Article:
"I have a document that urgently requires translation into English. Can you do it?"
"Good question. Your guess is as good as mine. What's it about? Why don't you send me the text and I'll let you know."A few minutes later the text arrives. Several small documents on automotive technology. Easy stuff, unless...
"What variant of English did you have in mind?"
"Uh... I don't know. British English I suppose. The customer didn't say."And you didn't ask, either, you git, I thought. Ooops, scratch that. I'm American. Make it "you idiot".
One would think that language service providers would be aware of the important differences between language variants in English, Spanish, Portuguese and a host of other languages about which I know very little, because I don't pretend to provide service for all the world's languages, just from German German and occasionally from the Swiss variant into US English. San Gabriel Valley English to be more precise, with occasional bits of Oregon country thrown in for rustic flavor. We don't use no spanners. Boots are for wearing on feet, preferably with spurs, and bonnets are mostly out of fashion, except with the occasional surviving grandmother. So we don't do no steenkeen British automotive texts, because we pity the technicians in the UK who wouldn't understand a lot of it. Just like my auto mechanic in California wouldn't get far with a British repair manual most likely.
Now there are some fields and situations where I'm not too uncomfortable trying to follow British conventions for spelling, though I won't even pretend to know much about the peculiarities of insular punctuation or the rich British vocabulary one absorbs between floggings in school. What I find more disturbing is that the project manager never thought to ask the customer about the intended use of the translation and the preferences for usage. I recently did a certified legal translation for a client and sent it off for checking by a few pairs of eyes at the agency before producing the final stamped and sealed official version. The corrections came back - lots of them. One was legitimate, a typo I had missed I think. The rest was my beautiful American legalese defaced with British spelling. I went a bit nuts over that, in part because I don't know a thing about contract language and legal conventions in the UK, and the use of British spelling in this case might imply that I do. My choice of contract language in English is governed by my linguistic and cultural background as well as the guidelines for clear language in contracts taught in California law schools like USC in the late 1980s. This time the decision to mess with the text was based on an internal agency style guide that used British conventions. Once again, no one ever thought to ask the customer what was really needed.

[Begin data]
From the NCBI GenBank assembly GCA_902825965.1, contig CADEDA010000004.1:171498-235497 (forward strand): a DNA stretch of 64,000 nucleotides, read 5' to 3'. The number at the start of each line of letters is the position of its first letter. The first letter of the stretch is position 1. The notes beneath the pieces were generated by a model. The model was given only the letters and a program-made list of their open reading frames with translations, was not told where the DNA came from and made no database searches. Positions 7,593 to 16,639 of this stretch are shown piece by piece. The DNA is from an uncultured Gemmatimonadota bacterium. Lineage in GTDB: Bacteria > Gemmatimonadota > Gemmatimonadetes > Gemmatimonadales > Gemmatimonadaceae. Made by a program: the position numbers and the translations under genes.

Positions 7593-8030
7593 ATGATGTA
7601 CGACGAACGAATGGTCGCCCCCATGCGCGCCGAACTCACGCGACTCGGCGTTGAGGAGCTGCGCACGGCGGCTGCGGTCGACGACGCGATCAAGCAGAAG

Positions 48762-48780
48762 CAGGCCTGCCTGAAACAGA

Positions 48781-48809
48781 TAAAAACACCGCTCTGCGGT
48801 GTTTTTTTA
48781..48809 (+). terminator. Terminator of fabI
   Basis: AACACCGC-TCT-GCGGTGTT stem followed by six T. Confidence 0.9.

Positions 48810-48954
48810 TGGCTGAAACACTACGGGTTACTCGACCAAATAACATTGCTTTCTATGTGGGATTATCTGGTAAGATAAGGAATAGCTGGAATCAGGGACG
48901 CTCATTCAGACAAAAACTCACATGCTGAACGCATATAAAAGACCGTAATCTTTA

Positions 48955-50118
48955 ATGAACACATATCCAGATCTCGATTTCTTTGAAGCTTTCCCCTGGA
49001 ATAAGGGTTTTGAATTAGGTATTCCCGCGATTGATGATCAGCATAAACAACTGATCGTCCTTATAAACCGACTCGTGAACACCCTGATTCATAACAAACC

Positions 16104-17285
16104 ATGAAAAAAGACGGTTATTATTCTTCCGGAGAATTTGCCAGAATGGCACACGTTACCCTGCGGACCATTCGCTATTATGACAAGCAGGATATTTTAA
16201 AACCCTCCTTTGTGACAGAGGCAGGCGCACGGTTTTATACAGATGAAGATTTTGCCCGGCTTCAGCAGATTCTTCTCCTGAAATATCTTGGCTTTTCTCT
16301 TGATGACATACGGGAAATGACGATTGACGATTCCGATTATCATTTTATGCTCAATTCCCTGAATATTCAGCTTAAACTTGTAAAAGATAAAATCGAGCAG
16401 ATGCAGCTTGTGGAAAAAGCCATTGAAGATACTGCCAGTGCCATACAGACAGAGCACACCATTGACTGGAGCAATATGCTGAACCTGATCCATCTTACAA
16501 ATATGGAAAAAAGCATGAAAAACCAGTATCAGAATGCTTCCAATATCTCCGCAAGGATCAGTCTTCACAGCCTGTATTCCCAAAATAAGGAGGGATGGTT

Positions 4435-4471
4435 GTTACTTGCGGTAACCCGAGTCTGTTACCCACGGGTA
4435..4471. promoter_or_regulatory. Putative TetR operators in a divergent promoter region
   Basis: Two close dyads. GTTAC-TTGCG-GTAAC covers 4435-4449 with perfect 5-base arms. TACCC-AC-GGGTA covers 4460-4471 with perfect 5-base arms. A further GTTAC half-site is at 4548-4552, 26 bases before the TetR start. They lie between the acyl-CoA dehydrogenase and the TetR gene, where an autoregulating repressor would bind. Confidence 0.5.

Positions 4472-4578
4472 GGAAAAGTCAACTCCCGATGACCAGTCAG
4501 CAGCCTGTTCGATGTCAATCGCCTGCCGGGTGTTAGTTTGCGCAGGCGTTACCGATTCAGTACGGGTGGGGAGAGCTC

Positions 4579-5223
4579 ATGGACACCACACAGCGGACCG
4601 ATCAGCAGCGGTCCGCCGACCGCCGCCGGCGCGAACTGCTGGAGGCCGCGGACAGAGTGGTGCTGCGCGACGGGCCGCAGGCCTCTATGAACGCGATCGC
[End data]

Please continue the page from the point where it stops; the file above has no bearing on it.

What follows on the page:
Perhaps I'm old fashioned to believe that knowing the intended use of a translation and the variant of the target language to satisfy that intent is a fundamental requirement for professional service in most cases. If there's even a chance that British English is called for, I'll probably fend off the query and send it elsewhere. And I do admit to a certain secret delight in sending the prospects trotting off on a pilgrimage to find a competent British translator, armed perhaps with a few e-mail addresses and telephone numbers from me. Everyone wins: the prospect will probably get a translation, someone I know and like might get an interesting bit of work and make a new business acquaintance and I don't have to give another English lesson when I'd rather be burying fish heads in a meadow to bait the foxes.